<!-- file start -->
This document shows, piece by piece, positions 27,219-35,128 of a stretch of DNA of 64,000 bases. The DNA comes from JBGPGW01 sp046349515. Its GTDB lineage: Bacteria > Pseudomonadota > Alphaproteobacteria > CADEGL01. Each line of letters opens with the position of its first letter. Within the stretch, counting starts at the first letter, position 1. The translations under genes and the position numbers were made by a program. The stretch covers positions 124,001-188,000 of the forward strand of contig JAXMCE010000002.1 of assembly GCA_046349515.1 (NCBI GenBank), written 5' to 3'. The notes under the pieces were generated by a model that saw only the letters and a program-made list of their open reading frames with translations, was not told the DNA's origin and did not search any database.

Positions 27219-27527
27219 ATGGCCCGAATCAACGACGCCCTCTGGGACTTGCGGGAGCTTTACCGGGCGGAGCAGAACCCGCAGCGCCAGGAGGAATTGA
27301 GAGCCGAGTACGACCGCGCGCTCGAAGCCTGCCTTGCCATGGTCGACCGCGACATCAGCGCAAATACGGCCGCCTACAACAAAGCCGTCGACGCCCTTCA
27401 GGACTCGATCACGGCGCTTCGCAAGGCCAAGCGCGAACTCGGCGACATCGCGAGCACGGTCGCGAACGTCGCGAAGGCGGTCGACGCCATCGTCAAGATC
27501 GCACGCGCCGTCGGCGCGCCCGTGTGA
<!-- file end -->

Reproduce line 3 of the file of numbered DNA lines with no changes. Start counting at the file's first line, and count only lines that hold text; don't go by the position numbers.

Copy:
27219 ATGGCCCGAATCAACGACGCCCTCTGGGACTTGCGGGAGCTTTACCGGGCGGAGCAGAACCCGCAGCGCCAGGAGGAATTGA